Condolences and sympathies seem inadequate to express one’s sorrow over what has happened to the tsunami-struck people in the town and cities of northeastern Japan.

The pictures in the newspapers and the video-clips cannot depict the terror and the fears of those who perished in the worst tsunami to strike Japan or any other country in the world, the agony of those who survive only to learn of the loss of families, friends and neighbors, and the horror at the massive destruction wrought on cities, towns and villages that only moments before sheltered innocent people, untroubled by fears of such a catastrophe.

We do not know yet the number of people killed or missing, but certainly it must be very large and we grieve for them. May they rest in peace. I extend my condolences to the surviving members of the families of those lost.

And I pray that those who are missing will be found, hopefully alive. In this I am certain that all Malaysians join with me in expressing their sorrow and sadness over this unprecedented catastrophe.

The Japanese people are known for their capacity to endure tragedies from the natural disasters that often befall their country. Although this catastrophe might seem too much for them to bear, I feel sure in time that they will be able to overcome their sorrows and rebuild the devastated towns and countryside. They have the sympathy and support of the whole world. Certainly Malaysians share their sorrows in this moment of their trial.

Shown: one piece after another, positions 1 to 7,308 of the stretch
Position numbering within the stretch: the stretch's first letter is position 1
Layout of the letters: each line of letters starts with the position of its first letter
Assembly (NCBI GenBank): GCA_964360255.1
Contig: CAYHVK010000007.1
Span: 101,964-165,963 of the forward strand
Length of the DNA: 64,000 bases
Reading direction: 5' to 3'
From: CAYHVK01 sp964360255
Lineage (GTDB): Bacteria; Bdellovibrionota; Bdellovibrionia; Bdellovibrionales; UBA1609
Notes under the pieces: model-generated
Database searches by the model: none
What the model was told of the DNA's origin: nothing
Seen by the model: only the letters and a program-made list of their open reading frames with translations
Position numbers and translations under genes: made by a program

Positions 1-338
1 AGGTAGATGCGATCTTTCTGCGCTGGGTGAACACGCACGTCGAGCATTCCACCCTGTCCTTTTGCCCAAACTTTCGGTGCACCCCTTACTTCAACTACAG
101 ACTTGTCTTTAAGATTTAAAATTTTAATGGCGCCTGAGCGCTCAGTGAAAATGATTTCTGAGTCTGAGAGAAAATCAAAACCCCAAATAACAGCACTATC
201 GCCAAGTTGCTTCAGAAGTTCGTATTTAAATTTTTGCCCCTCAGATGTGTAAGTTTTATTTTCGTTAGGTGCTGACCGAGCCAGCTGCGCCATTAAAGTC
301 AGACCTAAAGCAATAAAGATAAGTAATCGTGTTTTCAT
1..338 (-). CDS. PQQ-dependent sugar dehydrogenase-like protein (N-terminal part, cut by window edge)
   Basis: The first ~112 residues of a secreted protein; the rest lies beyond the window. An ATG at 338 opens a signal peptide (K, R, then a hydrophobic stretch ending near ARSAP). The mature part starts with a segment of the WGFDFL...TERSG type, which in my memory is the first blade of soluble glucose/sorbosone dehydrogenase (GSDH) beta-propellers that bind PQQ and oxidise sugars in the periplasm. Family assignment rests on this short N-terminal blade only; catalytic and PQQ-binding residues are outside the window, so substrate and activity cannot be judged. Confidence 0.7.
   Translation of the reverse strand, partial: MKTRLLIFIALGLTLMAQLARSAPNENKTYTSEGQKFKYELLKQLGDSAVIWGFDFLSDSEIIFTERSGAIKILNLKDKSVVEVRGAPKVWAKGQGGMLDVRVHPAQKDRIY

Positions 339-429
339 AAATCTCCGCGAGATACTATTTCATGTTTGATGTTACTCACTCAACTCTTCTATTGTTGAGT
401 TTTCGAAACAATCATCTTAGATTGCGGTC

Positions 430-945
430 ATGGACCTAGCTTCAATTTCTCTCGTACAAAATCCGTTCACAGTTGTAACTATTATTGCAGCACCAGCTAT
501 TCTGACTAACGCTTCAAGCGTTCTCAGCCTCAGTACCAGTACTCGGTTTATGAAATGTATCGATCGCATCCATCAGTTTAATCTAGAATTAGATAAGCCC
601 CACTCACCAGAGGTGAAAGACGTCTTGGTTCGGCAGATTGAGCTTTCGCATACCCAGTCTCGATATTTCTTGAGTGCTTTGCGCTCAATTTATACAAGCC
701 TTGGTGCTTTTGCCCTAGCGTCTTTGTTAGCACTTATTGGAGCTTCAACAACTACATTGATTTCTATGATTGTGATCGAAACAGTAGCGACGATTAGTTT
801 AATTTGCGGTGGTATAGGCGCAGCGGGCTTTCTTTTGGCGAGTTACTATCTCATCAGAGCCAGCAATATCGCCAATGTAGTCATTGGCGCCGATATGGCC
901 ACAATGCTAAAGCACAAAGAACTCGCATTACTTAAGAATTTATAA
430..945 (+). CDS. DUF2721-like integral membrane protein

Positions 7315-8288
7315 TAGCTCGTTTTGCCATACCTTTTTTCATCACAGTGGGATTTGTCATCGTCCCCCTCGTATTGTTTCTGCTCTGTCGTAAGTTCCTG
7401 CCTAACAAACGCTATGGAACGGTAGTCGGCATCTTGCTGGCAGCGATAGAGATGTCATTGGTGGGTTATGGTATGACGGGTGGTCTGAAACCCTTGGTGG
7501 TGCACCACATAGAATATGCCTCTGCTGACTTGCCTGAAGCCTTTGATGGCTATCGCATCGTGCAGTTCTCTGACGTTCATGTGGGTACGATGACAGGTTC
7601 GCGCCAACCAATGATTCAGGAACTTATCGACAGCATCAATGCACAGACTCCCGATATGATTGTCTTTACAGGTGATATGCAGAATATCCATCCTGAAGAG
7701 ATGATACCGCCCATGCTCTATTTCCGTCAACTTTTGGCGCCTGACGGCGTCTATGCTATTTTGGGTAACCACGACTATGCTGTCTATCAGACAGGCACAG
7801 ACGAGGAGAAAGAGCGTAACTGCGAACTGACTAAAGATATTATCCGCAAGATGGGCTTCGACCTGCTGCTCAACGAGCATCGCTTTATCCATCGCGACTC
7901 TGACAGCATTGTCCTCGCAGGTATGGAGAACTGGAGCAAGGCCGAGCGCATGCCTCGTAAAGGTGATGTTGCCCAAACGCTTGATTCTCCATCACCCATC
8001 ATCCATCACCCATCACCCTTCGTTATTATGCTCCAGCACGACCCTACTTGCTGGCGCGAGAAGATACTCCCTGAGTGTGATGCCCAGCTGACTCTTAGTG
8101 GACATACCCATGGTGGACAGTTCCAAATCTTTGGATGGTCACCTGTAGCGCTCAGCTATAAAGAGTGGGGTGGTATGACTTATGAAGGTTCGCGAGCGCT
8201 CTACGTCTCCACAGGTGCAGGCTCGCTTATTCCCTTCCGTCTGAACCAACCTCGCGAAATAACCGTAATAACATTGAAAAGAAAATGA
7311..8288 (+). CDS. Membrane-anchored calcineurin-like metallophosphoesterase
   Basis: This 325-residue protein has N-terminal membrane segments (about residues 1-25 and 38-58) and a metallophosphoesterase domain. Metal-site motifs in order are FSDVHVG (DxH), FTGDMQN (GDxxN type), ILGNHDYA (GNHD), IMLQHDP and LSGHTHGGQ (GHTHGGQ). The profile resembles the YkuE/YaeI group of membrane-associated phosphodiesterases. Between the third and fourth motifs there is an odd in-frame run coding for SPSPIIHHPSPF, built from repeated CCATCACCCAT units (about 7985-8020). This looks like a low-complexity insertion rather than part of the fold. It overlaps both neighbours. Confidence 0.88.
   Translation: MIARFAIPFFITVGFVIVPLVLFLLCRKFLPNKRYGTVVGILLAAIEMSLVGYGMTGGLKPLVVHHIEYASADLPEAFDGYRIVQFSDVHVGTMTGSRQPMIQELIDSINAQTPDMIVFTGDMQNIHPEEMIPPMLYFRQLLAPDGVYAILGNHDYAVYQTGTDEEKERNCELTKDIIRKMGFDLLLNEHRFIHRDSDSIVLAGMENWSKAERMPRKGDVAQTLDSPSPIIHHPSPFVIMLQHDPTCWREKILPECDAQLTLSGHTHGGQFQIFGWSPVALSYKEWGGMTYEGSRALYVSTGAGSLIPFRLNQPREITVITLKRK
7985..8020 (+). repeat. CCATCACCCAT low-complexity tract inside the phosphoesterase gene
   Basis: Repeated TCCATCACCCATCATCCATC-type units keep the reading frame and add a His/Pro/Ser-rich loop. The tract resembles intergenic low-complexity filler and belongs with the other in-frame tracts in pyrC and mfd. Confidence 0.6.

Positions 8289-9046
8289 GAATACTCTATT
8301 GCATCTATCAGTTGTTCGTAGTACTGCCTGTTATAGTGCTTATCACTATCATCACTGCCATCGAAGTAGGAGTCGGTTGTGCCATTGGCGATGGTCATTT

As if the earthquake and the tsunami are not enough, there is now the threat posed by the explosions at the nuclear power plants. At a time when many are planning to build such power plants, this tragedy has befallen the pioneers in the peaceful exploitation of nuclear power.

We cannot but be reminded of the sufferings of the Japanese people from the only deployment of nuclear weapons in anger. Now a nuclear tragedy has struck the Japanese again.

It is sad that it is again the Japanese people who must show the world the dangers of using fissile material about which our knowledge is inadequate, especially with regard to the necessary safety measures in the event of damage and leakages that can unleash harmful radiation into the environment.

No doubt we will learn more about the management of nuclear power. But it is sad that it takes such a terrible tragedy for us to learn about the dangers that nuclear power plants still pose and to realize the importance of correct locations.

I pray and hope that the radiation will not cause more tragedies to the Japanese people and indeed to people far from the site of the disaster.

The people of Malaysia owe a lot to Japan and the Japanese. At the time of this tragedy and trial, our hearts go out to the unfortunate victims in Sendai and the coastal areas around it. I am glad that the Malaysian government has offered to send rescue teams to work with those in Japan.

I feel sure that the people who have lost family and friends and property will be helped to rebuild their lives, and I hope and pray that they will be spared such horrors in the future.

May I express my condolences to the bereaved families and may you overcome your trials and tribulations to rise again as the great people of a great country.

Mahathir Mohamad is a former prime minister of Malaysia.

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